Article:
Make Sure Your Google+ Local Review Score Can Be Seen

Posted by | June 20, 2013 | Digital Marketing | No Comments

SEO for Google+ local search results

Google local business listings have changed massively over the last two years.  In addition the growth in mobile devices has catapulted mobile search up the list of digital marketing priorities.

Mobile means local search queries and results; so take advantage of the review feature in Google+ local  to make sure your aggregate review score displays in search results for local queries.

This review score has been given prominence by Google designers in the search results, when a feature like this is made so visible no doubt Google are looking at the resulting click through rates.  This is your opportunity to source reviews and get your Google+ Local listing to stand out.

seo training in norwich search query - Google Maps results

Google+ Local map result showing the review score

Google has given a lot of weight to emphasise the score out of 30 for each business, the box stands out clearly from the surrounding text.

Reviews and social proof  and are an important part of any buying process

The internet allows us to explore potential products and services in depth before we commit to a buying decision. Increasingly online reviews, testimonials and social proof are important pieces of information which help form the perception of your business or service.

Having your aggregate review score appear on a page of local results is a great way to immediately differentiate your company from competitors. Having a high quality score from a wide range of verified accounts will be a positive validation of your business.

Organinc search in Google showing Google+ local listings for SEO training in norwich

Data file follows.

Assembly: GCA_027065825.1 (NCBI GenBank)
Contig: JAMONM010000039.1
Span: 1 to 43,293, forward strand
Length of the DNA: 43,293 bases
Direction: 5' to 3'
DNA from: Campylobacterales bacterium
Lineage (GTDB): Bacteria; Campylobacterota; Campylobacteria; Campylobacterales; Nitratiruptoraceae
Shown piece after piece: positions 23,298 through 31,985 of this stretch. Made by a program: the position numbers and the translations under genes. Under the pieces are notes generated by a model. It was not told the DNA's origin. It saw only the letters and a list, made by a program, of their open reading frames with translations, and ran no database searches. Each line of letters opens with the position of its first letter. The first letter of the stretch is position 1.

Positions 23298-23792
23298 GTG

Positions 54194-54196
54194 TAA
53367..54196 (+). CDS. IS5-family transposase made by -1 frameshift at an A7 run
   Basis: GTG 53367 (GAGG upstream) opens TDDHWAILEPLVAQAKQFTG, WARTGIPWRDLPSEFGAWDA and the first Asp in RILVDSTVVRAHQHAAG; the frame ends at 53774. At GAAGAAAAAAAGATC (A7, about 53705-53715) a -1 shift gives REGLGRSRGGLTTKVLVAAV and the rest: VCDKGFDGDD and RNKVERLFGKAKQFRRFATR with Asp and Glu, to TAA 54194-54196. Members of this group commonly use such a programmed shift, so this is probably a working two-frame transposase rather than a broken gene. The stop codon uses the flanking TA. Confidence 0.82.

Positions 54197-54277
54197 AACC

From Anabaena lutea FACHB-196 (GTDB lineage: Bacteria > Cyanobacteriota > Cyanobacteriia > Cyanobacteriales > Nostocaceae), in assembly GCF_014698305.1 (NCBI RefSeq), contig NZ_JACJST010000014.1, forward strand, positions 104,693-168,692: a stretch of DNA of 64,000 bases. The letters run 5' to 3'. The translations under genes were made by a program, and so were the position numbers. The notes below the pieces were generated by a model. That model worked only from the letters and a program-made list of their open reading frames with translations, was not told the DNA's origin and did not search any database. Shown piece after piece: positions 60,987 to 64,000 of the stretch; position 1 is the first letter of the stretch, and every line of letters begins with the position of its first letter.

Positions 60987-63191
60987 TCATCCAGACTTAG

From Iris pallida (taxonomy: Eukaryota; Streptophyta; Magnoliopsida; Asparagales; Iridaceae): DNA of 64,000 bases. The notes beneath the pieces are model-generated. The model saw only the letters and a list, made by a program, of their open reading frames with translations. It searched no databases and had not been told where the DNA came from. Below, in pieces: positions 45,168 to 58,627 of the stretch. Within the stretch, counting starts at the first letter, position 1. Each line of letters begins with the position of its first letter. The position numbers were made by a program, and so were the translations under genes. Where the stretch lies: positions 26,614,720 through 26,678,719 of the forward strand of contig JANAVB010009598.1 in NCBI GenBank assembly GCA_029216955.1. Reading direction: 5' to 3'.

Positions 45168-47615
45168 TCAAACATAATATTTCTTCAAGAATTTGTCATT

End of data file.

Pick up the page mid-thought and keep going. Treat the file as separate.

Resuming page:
Close up of the Google Local result showing review score displayed

Google wants quality reviews of your business from real people

When Google created local business listings and began to show them as search results, the reviews it sourced where scrapped from a variety of third party sources such as Yelp.

In 2011 Google acquired the review company Zagat, their system uses several touch points to create a richer interpretation of the reviewers experience.

Zagat built their reputation by supplying quality restaurant reviews in printed guides and later they moved online. The Zagat model was to produce an in depth rating system that asked reviewers to rate their experience over a number of touch points.

Google later rolled out the combined Google+ business page and local listing page, creating the Google+ local listings which appear as map results in search. The only way reviews can be left for these pages is via a verified Google+ profile.

Though Google kept much of the Zagat principles they simplified the review process using four choices to describe the experience and a large text box for the reviewer to complete.

In order to trigger the appearance of your aggregate score you will need to have a minimum of eleven reviews.

When internet users qualify searches with terms such as ‘in’ and ‘near’, the types of results returned will vary from a search with a non descriptive geographic term. It is likely that a combined result page of organic and local results will be shown. Google+ local review being created